VIDEO PODCAST: John Dante Prevedini leads a discussion about Youth Involvement in Classical Music - this specially extended illustrated feature includes contributions from Christopher Morley, Gerald Fenech, Halida Dinova, Patricia Spencer and Roderic Dunnett.
Born in the same year as Mozart in the southern Moravian village of Neureisch, Paul Wranitzky (1756-1808) was one of the most renowned composers of his day. Indeed, he was the most important symphonist in Vienna at the turn of the eighteenth century. In 1783 he became music director of Count Johann Baptist Esterhazy of Galantha, and upon the court's recommendation Wranitzky joined the Viennese Masonic Lodge for which he composed songs as well as symphonies. In 1785, Wranitzky and Mozart became masonic brothers when three lodges merged. In that same year the composer became orchestra director at the Karntnerortheatre and two years later at the Burgtheatre. From 1790 until his death he would hold the directorship of both court theatres. He was extremely respected by his fellow composers, and both Haydn and Beethoven invited him to conduct their works. In fact, both 'The Creation' and the First Symphony respectively, were conducted by Wranitzky. Beethoven's work was the premiere of the piece. After his sudden death in 1808 his musical legacy was quickly overshadowed by that of his colleagues and friends, particularly Mozart, Haydn and Beethoven. Only in recent years has his music again begun to garner the attention it clearly deserves.
This Naxos cycle focusing on his orchestral works is invaluable to the cause, and this volume 3 includes some truly interesting and well-crafted compositions. The Symphony in D, Op 25 'La Chasse' (1793) opens with an 'Allegro' brimming with optimism and anticipation. A stately Menuetto and its rustic Trio are placed second. The Adagio is an idyllic serenade in compound tenary form featuring woodwind solos in the expanded repeats. A contrasting stern middle section followed by a return to the pastoral mood conclude this movement. Hunting horns set the mood for the 'La Caccia' finale. The excitement is palpable as the music chases towards the jubilant ending full of varied orchestral textures.
Listen — Paul Wranitzky: Allegro 'La Caccia' (Symphony in D, Op 25)
(track 5, 4:54-5:46) ℗ 2021 Naxos Rights (Europe) Ltd :
The opera Die gute Mutter was premiered in Vienna on 11 May 1795. This two-act stage-work is set in the Austrian countryside and revolves around the widow Rosalia (The Good Mother), who helps her daughter Marianne to marry the one who really loves her. The light-hearted Overture makes use of country-dance themes which are heard in both the opening and ending of the work.
Listen — Paul Wranitzky: Die gute Mutter Overture
(track 6, 0:00-0:41) ℗ 2021 Naxos Rights (Europe) Ltd :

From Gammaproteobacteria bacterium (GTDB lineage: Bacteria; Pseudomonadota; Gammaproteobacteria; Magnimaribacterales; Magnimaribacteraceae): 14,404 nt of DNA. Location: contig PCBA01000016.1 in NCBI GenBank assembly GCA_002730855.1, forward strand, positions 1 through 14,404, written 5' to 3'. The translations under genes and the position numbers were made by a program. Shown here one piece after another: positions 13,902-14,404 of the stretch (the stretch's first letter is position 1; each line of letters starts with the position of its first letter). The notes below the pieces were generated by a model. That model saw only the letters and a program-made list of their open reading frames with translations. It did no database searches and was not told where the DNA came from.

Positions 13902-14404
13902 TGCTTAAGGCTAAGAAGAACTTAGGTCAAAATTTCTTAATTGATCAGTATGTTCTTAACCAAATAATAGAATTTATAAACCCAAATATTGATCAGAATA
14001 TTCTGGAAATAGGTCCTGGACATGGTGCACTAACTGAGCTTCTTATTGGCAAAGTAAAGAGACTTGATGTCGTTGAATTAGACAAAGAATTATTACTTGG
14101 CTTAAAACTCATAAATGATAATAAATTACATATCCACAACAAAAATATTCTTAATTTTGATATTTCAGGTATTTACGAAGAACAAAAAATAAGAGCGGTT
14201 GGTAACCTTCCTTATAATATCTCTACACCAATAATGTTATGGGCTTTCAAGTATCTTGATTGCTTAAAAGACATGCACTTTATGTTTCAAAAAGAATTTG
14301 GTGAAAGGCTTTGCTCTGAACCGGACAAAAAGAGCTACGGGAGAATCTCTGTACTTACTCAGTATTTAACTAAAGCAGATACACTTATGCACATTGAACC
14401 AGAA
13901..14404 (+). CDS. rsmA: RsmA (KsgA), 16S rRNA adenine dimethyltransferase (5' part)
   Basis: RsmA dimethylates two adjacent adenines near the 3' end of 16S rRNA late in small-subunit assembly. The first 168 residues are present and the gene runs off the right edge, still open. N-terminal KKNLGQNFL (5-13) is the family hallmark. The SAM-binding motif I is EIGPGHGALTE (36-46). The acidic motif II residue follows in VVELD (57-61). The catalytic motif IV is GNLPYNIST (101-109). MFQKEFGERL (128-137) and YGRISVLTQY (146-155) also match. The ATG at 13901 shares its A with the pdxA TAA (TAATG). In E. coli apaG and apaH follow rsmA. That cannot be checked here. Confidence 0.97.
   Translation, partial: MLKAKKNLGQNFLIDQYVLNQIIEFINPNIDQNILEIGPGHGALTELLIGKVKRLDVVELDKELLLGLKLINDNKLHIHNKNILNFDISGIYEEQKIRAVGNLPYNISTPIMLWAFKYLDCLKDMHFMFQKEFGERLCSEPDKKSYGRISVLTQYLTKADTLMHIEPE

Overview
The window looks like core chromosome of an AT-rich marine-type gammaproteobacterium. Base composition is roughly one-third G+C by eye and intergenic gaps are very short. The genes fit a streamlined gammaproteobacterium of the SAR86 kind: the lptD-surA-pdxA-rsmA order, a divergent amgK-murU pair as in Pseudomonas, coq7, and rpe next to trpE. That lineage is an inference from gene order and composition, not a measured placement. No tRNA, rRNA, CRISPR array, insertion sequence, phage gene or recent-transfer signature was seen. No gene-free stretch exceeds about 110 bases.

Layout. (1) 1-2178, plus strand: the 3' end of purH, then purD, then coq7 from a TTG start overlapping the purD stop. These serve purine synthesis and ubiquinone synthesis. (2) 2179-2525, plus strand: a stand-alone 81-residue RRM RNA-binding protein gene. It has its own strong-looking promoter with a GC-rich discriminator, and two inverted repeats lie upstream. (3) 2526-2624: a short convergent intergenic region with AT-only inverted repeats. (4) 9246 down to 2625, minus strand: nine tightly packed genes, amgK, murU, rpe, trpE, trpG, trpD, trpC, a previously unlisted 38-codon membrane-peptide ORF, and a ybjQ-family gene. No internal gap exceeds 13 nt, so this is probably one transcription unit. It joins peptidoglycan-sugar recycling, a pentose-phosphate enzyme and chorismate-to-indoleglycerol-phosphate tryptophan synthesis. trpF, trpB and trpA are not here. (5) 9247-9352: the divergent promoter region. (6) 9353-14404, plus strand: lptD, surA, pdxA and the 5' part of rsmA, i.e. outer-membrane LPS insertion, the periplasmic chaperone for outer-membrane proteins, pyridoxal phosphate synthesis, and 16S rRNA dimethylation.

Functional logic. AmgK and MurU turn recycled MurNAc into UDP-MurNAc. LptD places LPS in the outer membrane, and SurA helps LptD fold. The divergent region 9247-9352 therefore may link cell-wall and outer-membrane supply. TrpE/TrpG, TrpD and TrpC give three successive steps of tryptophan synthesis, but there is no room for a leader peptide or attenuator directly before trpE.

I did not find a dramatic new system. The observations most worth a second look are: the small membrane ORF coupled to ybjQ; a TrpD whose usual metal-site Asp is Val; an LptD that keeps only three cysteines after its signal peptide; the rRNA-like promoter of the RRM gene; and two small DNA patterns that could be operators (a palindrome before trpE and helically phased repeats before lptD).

The Symphony in C, Op 33 No 2, was published in 1798 and was dedicated to Baron Peter von Braun, manager of the Viennese court theatre. Sometimes existing symphonies were reused for the stage and vice-versa. This symphony is an example of the latter. The opening Allegro maestoso is in articulated sonata form, enhanced by broad musical gestures, running scales and unison passages. The tranquil Adagio is permeated by some lovely tunes with muted strings and interweaving wind solos. The exquisite Menuetto, definitely not intended for dancing, frames a more relaxed Trio, while the Finale opens with a rustic slow introduction which leads to a bouncy Allegro cast in sonata form. Masterfully scored and irresistibly catchy, it illustrates the care Wranitzky took in composing his symphonic finales.
Listen — Paul Wranitzky: Andante - Allegro (Symphony in C, Op 33 No 2) (track 10, 0:51-1:50) ℗ 2021 Naxos Rights (Europe) Ltd :
Mitgefühl (Compassion) is a one-act 'Liederspiel' which was premiered in Vienna on 21 April 1804 and repeated again the following day. But that is how far it got in the composer's lifetime. The story centres on two young lovers, Niklas and Marie, and two very different fathers. Marie's is kind and generous. Niklas' is heartless and greedy. Through the good deeds of the former, the latter is taught to feel compassion for others. The lengthy overture is full of attractive tunes, but is mainly based on the final chorus. Indeed, this seven-note motif is put to extensive and sometimes surprising use throughout this expansive sonata-form work, and makes a fitting opening to the programme.
Listen — Paul Wranitzky: Mitgefühl Overture
(track 1, 7:22-8:19) ℗ 2021 Naxos Rights (Europe) Ltd :
This is vividly refreshing yet technically demanding music, warmly performed and recorded. Hopefully Vol 4 is not far away.
Copyright © 28 October 2021